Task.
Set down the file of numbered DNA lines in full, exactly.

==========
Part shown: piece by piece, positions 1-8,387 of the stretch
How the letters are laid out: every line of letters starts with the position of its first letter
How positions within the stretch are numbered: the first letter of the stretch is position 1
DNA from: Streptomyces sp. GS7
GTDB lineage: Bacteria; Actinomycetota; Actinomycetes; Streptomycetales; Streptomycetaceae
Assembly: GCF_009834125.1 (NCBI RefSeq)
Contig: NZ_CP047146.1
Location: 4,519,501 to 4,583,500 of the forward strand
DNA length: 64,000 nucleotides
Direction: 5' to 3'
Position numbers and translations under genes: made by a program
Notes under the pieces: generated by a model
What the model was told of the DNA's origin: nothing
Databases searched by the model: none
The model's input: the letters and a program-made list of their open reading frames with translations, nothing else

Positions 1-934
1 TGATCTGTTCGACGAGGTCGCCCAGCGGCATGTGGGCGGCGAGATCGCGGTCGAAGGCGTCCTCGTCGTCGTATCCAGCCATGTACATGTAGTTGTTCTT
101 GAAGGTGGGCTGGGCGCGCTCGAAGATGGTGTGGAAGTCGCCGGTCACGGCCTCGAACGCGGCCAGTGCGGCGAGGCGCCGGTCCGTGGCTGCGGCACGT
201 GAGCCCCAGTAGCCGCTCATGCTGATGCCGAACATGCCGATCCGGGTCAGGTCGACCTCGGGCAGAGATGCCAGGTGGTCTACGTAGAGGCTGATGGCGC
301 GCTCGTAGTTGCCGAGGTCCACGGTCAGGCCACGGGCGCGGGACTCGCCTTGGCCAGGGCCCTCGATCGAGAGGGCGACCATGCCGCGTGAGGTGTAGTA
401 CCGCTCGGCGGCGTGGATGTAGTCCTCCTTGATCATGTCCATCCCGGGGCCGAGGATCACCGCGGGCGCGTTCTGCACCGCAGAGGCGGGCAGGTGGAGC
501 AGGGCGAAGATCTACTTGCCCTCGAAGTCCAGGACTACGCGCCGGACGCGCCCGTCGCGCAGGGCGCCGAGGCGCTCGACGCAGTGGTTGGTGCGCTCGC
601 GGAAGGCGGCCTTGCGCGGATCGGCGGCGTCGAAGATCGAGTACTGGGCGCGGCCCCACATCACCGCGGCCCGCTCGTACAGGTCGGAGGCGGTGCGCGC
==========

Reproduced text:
Part shown: piece by piece, positions 1-8,387 of the stretch
How the letters are laid out: every line of letters starts with the position of its first letter
How positions within the stretch are numbered: the first letter of the stretch is position 1
DNA from: Streptomyces sp. GS7
GTDB lineage: Bacteria; Actinomycetota; Actinomycetes; Streptomycetales; Streptomycetaceae
Assembly: GCF_009834125.1 (NCBI RefSeq)
Contig: NZ_CP047146.1
Location: 4,519,501 to 4,583,500 of the forward strand
DNA length: 64,000 nucleotides
Direction: 5' to 3'
Position numbers and translations under genes: made by a program
Notes under the pieces: generated by a model
What the model was told of the DNA's origin: nothing
Databases searched by the model: none
The model's input: the letters and a program-made list of their open reading frames with translations, nothing else

Positions 1-934
1 TGATCTGTTCGACGAGGTCGCCCAGCGGCATGTGGGCGGCGAGATCGCGGTCGAAGGCGTCCTCGTCGTCGTATCCAGCCATGTACATGTAGTTGTTCTT
101 GAAGGTGGGCTGGGCGCGCTCGAAGATGGTGTGGAAGTCGCCGGTCACGGCCTCGAACGCGGCCAGTGCGGCGAGGCGCCGGTCCGTGGCTGCGGCACGT
201 GAGCCCCAGTAGCCGCTCATGCTGATGCCGAACATGCCGATCCGGGTCAGGTCGACCTCGGGCAGAGATGCCAGGTGGTCTACGTAGAGGCTGATGGCGC
301 GCTCGTAGTTGCCGAGGTCCACGGTCAGGCCACGGGCGCGGGACTCGCCTTGGCCAGGGCCCTCGATCGAGAGGGCGACCATGCCGCGTGAGGTGTAGTA
401 CCGCTCGGCGGCGTGGATGTAGTCCTCCTTGATCATGTCCATCCCGGGGCCGAGGATCACCGCGGGCGCGTTCTGCACCGCAGAGGCGGGCAGGTGGAGC
501 AGGGCGAAGATCTACTTGCCCTCGAAGTCCAGGACTACGCGCCGGACGCGCCCGTCGCGCAGGGCGCCGAGGCGCTCGACGCAGTGGTTGGTGCGCTCGC
601 GGAAGGCGGCCTTGCGCGGATCGGCGGCGTCGAAGATCGAGTACTGGGCGCGGCCCCACATCACCGCGGCCCGCTCGTACAGGTCGGAGGCGGTGCGCGC